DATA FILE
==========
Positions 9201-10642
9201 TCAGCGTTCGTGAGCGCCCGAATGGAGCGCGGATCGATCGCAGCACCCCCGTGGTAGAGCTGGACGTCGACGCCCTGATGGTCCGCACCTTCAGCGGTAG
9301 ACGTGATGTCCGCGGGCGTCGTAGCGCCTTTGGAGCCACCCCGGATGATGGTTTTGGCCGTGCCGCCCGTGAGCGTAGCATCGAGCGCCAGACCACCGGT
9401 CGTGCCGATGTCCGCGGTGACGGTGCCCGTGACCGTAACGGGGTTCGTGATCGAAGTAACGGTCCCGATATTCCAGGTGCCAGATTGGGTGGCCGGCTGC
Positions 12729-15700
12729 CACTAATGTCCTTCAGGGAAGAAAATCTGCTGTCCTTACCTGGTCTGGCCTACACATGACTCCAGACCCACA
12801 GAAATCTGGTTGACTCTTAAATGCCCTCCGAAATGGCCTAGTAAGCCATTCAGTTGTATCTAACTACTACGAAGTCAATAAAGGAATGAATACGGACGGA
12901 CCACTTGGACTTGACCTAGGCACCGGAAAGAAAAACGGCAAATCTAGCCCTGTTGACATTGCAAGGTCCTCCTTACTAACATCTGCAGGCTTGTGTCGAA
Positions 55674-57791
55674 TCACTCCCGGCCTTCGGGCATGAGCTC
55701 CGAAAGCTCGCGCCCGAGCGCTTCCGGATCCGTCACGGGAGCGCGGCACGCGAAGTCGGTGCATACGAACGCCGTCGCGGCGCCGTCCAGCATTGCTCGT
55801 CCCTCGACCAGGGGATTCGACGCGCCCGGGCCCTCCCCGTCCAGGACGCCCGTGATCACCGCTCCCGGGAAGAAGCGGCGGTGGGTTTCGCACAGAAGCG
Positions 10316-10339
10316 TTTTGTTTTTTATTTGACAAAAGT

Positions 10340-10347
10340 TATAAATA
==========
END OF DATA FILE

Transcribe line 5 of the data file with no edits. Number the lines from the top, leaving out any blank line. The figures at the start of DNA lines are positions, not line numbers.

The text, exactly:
Positions 12729-15700